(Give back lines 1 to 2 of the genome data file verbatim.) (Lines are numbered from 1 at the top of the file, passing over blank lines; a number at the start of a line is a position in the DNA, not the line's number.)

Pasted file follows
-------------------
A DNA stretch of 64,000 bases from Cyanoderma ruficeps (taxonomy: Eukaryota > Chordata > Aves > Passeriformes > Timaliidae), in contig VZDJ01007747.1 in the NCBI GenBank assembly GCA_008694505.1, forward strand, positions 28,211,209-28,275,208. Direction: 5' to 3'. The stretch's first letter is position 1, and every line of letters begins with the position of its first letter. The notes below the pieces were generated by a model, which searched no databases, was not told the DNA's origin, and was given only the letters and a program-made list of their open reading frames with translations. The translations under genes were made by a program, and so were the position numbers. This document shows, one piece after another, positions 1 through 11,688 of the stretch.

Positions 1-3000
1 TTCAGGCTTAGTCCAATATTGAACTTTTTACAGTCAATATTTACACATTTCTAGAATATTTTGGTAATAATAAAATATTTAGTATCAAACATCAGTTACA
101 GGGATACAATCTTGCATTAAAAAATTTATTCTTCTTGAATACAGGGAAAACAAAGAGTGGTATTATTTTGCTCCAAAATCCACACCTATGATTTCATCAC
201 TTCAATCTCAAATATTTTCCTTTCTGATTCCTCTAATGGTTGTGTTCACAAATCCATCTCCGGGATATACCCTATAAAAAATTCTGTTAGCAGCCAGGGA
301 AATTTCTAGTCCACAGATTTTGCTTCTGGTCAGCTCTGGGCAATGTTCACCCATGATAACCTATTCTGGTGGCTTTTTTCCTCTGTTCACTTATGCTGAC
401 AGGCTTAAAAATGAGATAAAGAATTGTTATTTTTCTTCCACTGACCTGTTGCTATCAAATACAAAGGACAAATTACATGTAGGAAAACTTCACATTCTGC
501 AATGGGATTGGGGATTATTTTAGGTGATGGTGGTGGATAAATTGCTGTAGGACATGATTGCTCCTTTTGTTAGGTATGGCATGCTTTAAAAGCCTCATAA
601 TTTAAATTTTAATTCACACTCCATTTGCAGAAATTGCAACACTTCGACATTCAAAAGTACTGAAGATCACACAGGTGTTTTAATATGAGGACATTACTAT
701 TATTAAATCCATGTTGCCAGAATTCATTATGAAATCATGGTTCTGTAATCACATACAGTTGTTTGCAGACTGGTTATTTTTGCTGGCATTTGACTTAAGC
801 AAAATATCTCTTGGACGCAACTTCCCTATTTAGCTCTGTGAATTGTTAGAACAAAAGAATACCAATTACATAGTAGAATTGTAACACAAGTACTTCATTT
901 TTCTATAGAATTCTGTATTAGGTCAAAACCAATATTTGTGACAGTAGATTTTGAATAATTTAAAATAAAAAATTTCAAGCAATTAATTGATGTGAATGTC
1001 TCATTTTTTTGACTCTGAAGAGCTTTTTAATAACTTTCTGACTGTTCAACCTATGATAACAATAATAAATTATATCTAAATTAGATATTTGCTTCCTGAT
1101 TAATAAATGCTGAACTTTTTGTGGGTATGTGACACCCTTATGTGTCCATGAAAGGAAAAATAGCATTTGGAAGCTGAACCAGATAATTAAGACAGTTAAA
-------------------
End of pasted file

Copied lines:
A DNA stretch of 64,000 bases from Cyanoderma ruficeps (taxonomy: Eukaryota > Chordata > Aves > Passeriformes > Timaliidae), in contig VZDJ01007747.1 in the NCBI GenBank assembly GCA_008694505.1, forward strand, positions 28,211,209-28,275,208. Direction: 5' to 3'. The stretch's first letter is position 1, and every line of letters begins with the position of its first letter. The notes below the pieces were generated by a model, which searched no databases, was not told the DNA's origin, and was given only the letters and a program-made list of their open reading frames with translations. The translations under genes were made by a program, and so were the position numbers. This document shows, one piece after another, positions 1 through 11,688 of the stretch.

Positions 1-3000